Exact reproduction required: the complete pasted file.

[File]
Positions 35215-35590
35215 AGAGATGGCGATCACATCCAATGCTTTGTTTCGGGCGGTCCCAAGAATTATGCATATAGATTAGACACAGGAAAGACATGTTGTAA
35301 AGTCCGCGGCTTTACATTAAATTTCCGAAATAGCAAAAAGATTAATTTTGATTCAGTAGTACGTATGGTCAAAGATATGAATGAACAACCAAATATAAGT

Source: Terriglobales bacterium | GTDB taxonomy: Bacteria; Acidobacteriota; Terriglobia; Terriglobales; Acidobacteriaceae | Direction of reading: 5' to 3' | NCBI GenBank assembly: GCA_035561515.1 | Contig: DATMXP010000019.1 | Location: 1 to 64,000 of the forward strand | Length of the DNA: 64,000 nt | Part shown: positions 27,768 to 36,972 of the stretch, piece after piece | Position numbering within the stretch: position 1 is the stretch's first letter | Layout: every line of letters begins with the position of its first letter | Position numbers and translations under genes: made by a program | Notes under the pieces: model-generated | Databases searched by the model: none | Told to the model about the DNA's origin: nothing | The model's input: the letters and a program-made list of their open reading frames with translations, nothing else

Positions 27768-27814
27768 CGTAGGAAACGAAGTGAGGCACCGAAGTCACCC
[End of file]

Positions 35215-35590
35215 AGAGATGGCGATCACATCCAATGCTTTGTTTCGGGCGGTCCCAAGAATTATGCATATAGATTAGACACAGGAAAGACATGTTGTAA
35301 AGTCCGCGGCTTTACATTAAATTTCCGAAATAGCAAAAAGATTAATTTTGATTCAGTAGTACGTATGGTCAAAGATATGAATGAACAACCAAATATAAGT

Source: Terriglobales bacterium | GTDB taxonomy: Bacteria; Acidobacteriota; Terriglobia; Terriglobales; Acidobacteriaceae | Direction of reading: 5' to 3' | NCBI GenBank assembly: GCA_035561515.1 | Contig: DATMXP010000019.1 | Location: 1 to 64,000 of the forward strand | Length of the DNA: 64,000 nt | Part shown: positions 27,768 to 36,972 of the stretch, piece after piece | Position numbering within the stretch: position 1 is the stretch's first letter | Layout: every line of letters begins with the position of its first letter | Position numbers and translations under genes: made by a program | Notes under the pieces: model-generated | Databases searched by the model: none | Told to the model about the DNA's origin: nothing | The model's input: the letters and a program-made list of their open reading frames with translations, nothing else

Positions 27768-27814
27768 CGTAGGAAACGAAGTGAGGCACCGAAGTCACCC